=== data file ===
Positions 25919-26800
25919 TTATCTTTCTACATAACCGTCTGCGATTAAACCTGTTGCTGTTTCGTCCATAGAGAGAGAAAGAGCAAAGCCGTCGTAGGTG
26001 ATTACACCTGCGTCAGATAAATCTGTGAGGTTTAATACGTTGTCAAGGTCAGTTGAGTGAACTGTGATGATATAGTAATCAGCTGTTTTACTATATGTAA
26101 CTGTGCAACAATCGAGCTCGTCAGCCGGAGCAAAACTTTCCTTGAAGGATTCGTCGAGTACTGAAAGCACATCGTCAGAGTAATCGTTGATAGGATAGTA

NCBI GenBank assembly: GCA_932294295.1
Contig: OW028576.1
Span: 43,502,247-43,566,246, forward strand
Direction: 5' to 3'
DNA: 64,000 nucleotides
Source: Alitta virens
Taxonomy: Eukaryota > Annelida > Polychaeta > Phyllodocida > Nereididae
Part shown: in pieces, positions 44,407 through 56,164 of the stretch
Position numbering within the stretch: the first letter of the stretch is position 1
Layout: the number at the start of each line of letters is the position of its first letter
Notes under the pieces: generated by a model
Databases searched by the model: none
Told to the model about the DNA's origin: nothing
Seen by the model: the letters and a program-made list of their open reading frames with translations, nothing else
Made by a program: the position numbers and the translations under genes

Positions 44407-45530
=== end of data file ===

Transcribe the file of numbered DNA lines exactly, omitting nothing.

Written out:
Positions 25919-26800
25919 TTATCTTTCTACATAACCGTCTGCGATTAAACCTGTTGCTGTTTCGTCCATAGAGAGAGAAAGAGCAAAGCCGTCGTAGGTG
26001 ATTACACCTGCGTCAGATAAATCTGTGAGGTTTAATACGTTGTCAAGGTCAGTTGAGTGAACTGTGATGATATAGTAATCAGCTGTTTTACTATATGTAA
26101 CTGTGCAACAATCGAGCTCGTCAGCCGGAGCAAAACTTTCCTTGAAGGATTCGTCGAGTACTGAAAGCACATCGTCAGAGTAATCGTTGATAGGATAGTA

NCBI GenBank assembly: GCA_932294295.1
Contig: OW028576.1
Span: 43,502,247-43,566,246, forward strand
Direction: 5' to 3'
DNA: 64,000 nucleotides
Source: Alitta virens
Taxonomy: Eukaryota > Annelida > Polychaeta > Phyllodocida > Nereididae
Part shown: in pieces, positions 44,407 through 56,164 of the stretch
Position numbering within the stretch: the first letter of the stretch is position 1
Layout: the number at the start of each line of letters is the position of its first letter
Notes under the pieces: generated by a model
Databases searched by the model: none
Told to the model about the DNA's origin: nothing
Seen by the model: the letters and a program-made list of their open reading frames with translations, nothing else
Made by a program: the position numbers and the translations under genes

Positions 44407-45530